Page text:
SEED projects 2020 – Designing for learning
Evolution in 3D: students use 3D-printed moa bones to learn measurement and phylogenetic mapping of evolutionary characters
Dr Nicholas Matzke, Caroline Aspden, Dr Amanda Harper, Dr Anna Santure, Dr Shane Lavery and Dr Matt Rayner (Biological Sciences, Faculty of Science)
The project members are working on a redesign of the evolution module in the core stage 1 course BIOSCI 109 Ecology and Evolution. The redesign involves creating an authentic, experiential practical activity that aligns with the overall course design and feeds forward into the wider Biological Sciences curriculum. It is the redesign of the evolution module that the SEED grant will support. A new introductory practical exercise in evolutionary biology will be developed using 3D-scanning and 3D-printing technology to print classroom sets of moa bones for students to measure and study.
Evolution is the central organising principle of biology. It is a difficult concept for students to understand as the processes operate over very long timeframes, and often challenge the students’ underlying assumptions and beliefs about the world. Currently, the evolution practical is a computer-based activity reading and interpreting phylogenetic trees. The exercise was rather abstract and was highlighted by students as challenging in the 2019 evaluations. Designing authentic, experiential practical activities for teaching evolution is challenging because of the complexity of concepts, diversity of methods used for evolutionary research, and the logistical requirements of supporting such an activity for large student numbers. A particular challenge is that physical specimens (such as fossils of extinct species) on which to base an experiential investigation are rare and delicate, and difficult to source in an affordable, sustainable and ethical way. 3-D printing provides a solution to the challenge of sourcing specimens on which to base a practical activity, and allows students to examine replicas of artefacts of which originals are otherwise inaccessible or fragile. We have chosen to 3-D print moa bones for this course. Moa are a famous example of evolution and have a significant place in the ecological history and cultural heritage of New Zealand. We have access to 3-D scans of moa skeletons through the Auckland Museum and have agreement from the University of Auckland Maker Space to support our development of the 3D-printed bone sets.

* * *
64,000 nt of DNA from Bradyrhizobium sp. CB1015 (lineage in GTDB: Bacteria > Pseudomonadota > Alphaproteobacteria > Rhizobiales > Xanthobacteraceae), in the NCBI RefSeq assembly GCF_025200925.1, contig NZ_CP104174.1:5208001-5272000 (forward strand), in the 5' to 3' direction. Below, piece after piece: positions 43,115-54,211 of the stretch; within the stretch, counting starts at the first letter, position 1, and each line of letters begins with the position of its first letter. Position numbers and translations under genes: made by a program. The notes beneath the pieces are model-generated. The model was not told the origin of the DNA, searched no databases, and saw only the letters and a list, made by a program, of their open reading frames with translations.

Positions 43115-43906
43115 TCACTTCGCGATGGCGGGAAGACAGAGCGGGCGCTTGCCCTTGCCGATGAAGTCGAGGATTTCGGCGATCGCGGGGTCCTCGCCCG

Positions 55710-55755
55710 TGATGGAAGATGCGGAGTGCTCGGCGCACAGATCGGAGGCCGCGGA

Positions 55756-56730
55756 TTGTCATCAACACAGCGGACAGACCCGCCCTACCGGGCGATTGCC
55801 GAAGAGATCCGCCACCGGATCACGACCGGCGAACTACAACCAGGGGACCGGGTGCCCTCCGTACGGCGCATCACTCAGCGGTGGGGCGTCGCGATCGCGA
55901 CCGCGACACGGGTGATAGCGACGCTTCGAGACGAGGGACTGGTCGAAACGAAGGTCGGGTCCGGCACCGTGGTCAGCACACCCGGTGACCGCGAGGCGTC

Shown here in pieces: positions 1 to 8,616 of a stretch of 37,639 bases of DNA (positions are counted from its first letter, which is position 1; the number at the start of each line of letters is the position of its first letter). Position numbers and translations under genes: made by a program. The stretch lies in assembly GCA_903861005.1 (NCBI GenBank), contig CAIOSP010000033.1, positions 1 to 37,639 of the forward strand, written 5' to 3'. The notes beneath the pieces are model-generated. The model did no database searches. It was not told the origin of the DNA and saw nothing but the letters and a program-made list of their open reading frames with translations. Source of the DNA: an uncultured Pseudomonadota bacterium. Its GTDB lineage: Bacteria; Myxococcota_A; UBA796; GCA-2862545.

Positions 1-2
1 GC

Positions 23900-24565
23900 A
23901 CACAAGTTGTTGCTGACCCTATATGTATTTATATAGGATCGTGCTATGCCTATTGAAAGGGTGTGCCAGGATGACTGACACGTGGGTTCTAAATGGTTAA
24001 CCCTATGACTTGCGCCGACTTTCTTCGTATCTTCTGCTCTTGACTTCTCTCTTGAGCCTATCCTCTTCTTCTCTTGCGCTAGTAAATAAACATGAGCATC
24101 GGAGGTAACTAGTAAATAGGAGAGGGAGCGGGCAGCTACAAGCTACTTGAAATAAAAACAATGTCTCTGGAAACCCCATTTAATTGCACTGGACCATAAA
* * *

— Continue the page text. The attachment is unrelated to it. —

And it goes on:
This SEED grant funds the experimentation associated with creating a prototype set of 3-D bones that will form the basis of a student study, as well as funding the follow-up focus group interviews as part of the evaluation of the effectiveness of the initiative. These resources support the course and broader curriculum learning objectives and the overarching design of both. It will provide an opportunity to employ a delivery format that has previously been unavailable to this subject field.
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Evolution in 3D: students use 3D-printed moa bones to learn measurement and phylogenetic mapping of evolutionary characters (6MB)